Cooling your hot horse: to scrape or not to scrape...
Here in Texas, we are having a very wet and cooler than normal summer so far. Unfortunately, while the humidity is going to remain, the heat is ramping up next week. Our horses risk of overheating during exercise is going up with the temperatures.
Keeping our horses cool and healthy continues to be an important topic of conversation this summer, so bear with me if hot weather care seems to be a recurring theme here. And as we know, there is an ongoing debate around whether immediately using a sweat scraper after cold hosing is better than just continually applying water to cool a hot horse.
Hyungsuk Kang, PhD, MS, of the University of Queensland’s School of Agriculture and Food Sciences in Gatton, and colleagues decided to find out what works best. He presented their findings at the Equine Science Society’s 2021 virtual symposium.
The researchers initially expected both methods, hosing and scraping vs just hosing would have similar results for cooling a hot horse, they were surprised to discover that one method was significantly more effective. And it wasn't scraping.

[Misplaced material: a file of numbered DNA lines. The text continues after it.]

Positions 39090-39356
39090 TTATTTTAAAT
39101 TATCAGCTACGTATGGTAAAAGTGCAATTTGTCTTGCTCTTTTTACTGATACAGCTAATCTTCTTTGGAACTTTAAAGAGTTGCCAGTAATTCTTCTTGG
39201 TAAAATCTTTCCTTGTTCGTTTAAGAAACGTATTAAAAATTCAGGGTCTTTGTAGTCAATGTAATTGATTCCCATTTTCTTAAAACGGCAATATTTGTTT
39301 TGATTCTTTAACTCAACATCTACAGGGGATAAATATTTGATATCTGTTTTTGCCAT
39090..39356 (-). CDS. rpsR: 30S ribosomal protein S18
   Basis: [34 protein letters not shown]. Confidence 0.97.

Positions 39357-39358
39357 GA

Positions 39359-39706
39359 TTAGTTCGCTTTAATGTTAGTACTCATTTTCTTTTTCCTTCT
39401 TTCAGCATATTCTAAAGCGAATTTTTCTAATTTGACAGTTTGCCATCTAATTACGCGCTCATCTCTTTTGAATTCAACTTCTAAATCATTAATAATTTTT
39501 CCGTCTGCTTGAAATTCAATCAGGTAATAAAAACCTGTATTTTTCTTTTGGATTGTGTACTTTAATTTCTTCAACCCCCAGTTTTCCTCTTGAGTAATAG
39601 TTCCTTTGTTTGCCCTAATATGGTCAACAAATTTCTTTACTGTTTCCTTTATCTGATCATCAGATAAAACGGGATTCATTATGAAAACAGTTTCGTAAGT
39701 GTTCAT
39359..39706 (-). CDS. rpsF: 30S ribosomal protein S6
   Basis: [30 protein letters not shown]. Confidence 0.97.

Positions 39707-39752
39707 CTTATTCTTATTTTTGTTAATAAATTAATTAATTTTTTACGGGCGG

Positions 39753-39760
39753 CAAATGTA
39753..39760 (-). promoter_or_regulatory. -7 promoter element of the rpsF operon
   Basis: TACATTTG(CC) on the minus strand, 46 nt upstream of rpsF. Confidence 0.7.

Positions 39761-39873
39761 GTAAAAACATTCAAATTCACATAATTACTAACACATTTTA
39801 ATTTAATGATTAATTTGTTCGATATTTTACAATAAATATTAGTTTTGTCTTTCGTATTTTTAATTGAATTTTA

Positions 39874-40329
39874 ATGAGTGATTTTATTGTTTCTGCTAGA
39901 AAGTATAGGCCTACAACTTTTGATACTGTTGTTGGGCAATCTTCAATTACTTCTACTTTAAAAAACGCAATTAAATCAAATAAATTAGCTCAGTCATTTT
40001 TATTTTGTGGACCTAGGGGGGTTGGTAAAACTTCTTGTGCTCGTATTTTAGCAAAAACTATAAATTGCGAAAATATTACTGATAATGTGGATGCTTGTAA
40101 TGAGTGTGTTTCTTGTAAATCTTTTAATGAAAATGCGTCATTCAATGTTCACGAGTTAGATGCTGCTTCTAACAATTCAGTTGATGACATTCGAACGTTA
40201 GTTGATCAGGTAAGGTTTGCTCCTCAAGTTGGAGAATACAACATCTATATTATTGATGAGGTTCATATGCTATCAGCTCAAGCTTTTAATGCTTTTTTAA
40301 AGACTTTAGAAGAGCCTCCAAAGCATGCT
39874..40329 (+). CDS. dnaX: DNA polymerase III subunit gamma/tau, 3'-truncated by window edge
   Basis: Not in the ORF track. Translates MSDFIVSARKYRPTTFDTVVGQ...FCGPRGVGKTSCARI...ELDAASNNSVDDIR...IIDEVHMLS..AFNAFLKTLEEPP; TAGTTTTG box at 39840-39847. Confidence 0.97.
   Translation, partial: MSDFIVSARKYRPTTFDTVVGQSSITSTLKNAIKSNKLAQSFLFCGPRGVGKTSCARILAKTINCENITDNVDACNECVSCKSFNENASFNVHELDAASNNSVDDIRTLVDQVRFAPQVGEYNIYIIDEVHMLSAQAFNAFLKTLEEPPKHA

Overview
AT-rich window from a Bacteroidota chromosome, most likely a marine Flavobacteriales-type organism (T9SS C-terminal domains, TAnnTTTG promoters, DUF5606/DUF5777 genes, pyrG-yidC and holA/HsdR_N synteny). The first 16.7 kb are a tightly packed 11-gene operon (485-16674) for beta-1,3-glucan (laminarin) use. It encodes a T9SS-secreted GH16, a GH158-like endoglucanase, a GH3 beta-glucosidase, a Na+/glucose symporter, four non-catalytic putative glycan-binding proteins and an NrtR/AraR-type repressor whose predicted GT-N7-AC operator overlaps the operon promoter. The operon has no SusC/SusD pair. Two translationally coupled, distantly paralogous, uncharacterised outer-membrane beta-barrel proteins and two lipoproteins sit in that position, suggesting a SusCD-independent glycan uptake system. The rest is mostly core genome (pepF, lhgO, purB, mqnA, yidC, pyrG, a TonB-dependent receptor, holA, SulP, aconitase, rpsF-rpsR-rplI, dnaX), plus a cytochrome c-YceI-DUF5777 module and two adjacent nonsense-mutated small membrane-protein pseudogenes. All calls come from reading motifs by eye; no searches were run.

“There was no cooling effect of scraping following rapid cold-water application,” he said, which indicates heat dissipation by conduction is greater than that of sweat evaporation.
In fact, not scraping and just applying water had a 3 fold greater effect on cooling than hosing and scraping. You can read more about the results and details of the study's parameters at The Horse.
In summary though, the study made clear that hosing and continually adding water using conductive cooling is more effective than creating a quick path to evaporative cooling through hosing and scraping the water off is most efficient way to cool off your horse.
Around here, on hot days, we offer our horses a cooling bath during the hottest part of the day. They seem to appreciate it.